By Jim Ferri
Bruges, Belgium, is one of the best cities in Europe to visit in the off-season.
Like most other European cities, in the off-season there’s a dearth of tourists in Bruges, the cultural season is in full swing, and prices tend to drop with the temperature. So what makes Bruges special?
What sets Bruges apart in the off-season is that it’s so beautiful and so small – oddly enough, the two things that also contribute to it being so crowded in the summer.
Crowded to Cozy
But when there’s a bit of a nip in the air, Bruges turns from crowded to cozy, and all that medieval architecture just accentuates its intimacy and romantic nature.
With the crowds gone everything feels more authentic and I feel more like a local, sometimes even one from another century as I take in that glorious architecture all around me.
There’s much to be said for snuggling under a blanket in a horse-drawn carriage as you clip-clop along one of Bruges’s cobbled medieval lanes. And also for escaping the winter wind in a crowded, centuries old bar or café to linger over a glass of beer, wine or genever, the Flemish warm gin.
When I’m tucked away in an old candle-lit restaurant, even food tastes better on a cold, rainy evening. And there’s no lack of wonderful restaurants in Bruges.
Forget the Diet
Whatever time of year you visit Bruges, forget the diet. Not only is this a city of fabulous food (that’s also awash with excellent wines and plenty of wonderful Belgian beer), it’s also the chocolate capital of the world.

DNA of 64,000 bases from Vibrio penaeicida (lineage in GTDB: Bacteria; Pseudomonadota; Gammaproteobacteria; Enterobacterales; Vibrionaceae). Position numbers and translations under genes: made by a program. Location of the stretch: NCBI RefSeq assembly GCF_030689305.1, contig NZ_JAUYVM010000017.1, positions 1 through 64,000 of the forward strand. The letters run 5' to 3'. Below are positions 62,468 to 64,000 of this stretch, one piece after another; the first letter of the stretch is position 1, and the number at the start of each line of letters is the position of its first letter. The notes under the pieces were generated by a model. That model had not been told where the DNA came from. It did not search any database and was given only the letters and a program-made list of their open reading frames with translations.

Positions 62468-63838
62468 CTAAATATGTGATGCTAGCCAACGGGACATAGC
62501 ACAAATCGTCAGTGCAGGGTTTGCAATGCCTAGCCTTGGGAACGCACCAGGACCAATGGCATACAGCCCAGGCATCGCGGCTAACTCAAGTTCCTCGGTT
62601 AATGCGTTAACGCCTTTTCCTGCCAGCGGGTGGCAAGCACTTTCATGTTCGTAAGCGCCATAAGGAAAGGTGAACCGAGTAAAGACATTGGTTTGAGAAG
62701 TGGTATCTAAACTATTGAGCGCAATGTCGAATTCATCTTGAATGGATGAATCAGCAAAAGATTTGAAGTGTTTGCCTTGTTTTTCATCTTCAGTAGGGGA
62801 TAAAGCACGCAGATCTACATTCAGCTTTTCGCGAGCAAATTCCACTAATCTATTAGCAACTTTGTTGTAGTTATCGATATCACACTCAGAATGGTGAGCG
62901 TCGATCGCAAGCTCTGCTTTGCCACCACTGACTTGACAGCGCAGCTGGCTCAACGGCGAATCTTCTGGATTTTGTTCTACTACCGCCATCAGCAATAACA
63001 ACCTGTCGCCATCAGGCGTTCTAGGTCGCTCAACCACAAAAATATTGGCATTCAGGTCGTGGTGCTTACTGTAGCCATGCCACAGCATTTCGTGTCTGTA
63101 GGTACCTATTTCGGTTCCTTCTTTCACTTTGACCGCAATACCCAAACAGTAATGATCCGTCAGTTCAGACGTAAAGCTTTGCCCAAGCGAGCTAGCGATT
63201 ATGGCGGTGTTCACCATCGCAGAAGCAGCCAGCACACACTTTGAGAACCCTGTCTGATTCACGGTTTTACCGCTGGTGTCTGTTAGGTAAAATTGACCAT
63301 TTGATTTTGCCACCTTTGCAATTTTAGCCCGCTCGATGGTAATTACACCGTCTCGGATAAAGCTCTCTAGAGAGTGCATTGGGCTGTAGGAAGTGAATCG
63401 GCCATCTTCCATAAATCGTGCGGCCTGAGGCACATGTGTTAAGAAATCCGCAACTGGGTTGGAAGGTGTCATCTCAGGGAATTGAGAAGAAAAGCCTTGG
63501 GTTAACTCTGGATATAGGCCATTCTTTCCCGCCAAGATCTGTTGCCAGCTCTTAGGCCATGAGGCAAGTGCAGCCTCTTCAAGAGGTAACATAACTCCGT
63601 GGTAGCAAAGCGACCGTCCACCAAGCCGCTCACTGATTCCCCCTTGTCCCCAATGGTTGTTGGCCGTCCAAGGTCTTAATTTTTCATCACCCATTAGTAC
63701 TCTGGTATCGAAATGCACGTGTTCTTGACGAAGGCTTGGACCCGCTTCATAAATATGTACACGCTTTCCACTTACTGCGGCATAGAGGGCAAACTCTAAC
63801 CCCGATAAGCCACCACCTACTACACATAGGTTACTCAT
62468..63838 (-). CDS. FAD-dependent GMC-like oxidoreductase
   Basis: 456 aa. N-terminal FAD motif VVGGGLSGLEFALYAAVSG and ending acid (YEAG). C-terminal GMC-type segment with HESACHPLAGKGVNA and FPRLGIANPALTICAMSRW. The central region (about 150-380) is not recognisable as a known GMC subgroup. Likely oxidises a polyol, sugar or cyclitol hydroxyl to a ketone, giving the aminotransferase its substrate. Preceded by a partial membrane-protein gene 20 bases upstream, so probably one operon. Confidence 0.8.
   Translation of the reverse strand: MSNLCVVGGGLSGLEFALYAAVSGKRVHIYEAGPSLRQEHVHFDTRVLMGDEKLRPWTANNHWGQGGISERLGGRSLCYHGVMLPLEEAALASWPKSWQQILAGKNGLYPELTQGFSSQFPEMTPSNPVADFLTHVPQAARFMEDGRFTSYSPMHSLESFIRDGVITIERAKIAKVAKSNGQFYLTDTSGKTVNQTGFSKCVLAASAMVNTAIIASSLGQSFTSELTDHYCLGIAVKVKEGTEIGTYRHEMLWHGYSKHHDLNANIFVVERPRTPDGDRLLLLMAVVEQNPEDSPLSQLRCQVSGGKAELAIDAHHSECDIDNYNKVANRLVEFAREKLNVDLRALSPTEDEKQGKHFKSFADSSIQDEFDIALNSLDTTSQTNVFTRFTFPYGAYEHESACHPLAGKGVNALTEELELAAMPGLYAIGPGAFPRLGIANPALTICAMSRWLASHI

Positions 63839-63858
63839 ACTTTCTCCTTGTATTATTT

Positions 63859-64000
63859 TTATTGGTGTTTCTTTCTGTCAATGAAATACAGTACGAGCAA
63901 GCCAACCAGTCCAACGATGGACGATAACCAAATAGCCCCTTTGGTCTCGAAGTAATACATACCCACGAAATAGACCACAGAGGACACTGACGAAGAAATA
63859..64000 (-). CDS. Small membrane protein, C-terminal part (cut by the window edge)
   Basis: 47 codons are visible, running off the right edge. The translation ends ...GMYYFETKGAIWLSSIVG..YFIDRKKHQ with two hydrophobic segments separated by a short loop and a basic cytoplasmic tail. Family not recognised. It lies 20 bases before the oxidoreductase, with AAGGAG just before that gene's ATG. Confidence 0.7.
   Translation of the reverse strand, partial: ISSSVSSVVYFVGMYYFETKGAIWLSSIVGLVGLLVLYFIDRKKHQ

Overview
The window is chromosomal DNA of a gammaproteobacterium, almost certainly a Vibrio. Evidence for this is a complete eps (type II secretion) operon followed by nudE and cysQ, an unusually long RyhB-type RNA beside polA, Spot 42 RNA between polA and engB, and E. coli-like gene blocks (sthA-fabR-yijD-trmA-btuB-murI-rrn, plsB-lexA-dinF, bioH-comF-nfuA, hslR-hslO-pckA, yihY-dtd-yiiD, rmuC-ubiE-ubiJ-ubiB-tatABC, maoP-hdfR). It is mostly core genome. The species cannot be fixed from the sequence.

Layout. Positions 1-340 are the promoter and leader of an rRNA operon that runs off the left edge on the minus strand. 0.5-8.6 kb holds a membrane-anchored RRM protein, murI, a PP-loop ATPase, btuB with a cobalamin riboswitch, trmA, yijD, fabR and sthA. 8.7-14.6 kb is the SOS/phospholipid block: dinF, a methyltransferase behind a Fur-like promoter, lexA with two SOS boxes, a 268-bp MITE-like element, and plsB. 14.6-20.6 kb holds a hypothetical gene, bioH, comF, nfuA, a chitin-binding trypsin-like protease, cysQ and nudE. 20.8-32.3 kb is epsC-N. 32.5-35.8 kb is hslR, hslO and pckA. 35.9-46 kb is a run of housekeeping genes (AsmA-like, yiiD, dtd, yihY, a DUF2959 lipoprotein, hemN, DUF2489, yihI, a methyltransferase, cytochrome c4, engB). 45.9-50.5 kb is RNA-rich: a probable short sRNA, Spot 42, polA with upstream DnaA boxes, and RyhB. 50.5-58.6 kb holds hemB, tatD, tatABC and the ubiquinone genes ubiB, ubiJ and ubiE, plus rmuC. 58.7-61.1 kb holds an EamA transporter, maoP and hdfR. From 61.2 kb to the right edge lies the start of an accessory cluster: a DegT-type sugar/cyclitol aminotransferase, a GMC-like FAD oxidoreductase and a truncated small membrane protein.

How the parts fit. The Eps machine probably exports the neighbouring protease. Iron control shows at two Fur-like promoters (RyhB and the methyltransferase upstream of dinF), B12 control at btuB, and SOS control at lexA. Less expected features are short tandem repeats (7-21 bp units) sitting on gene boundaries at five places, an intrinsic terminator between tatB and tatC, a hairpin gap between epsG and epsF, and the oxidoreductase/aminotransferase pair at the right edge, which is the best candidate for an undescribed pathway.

Wherever you go in the old historic center, you’ll likely never be more than a few steps away from a chocolate shop (see In Search of the Best Chocolate in Bruges, Belgium) as well as plenty of places to get a hot chocolate to ward off the chill.
There are reputed to be hundreds of chocolate shops scattered all over the city, which offer flavors ranging from exquisite to quirky. My favorites include Dumon Artisanale Chocolatier (Eiermarkt 6) and Dominique Persoone (Simon Stevinplein 19) but you’ll likely find your favorites.
If you want to learn more about chocolate visit the privately owned Chocolate Museum (Choco-Story, Wijnzakstraat 2) where you’ll find the answers to such questions as to whether it causes high cholesterol, makes you fat or is an aphrodisiac.
Unspoiled Medieval Beauty
Right up there with chocolate is the city’s reputation for unspoiled beauty.
During the 14th–16th centuries, Bruges was one of northern Europe’s most sophisticated cities. It was during this time that merchants built beautiful mansions, churches, and extravagant civic buildings, most still intact since the city escaped damage in both world wars.
It’s not an exaggeration to say the city has an overabundance of medieval architecture since you find stepped gables and craggy spires jutting up just about everywhere you look. You see it everywhere throughout the old, historic city center, which is eminently walkable and virtually carless.
Swan-dotted canals cross the center here and there, emphasizing the romantic nature of it all, as does its warrens of medieval lanes, like the canals, lined with mansions Wander down them and you’ll stumble across some of the most picturesque places and houses you’ll see anywhere.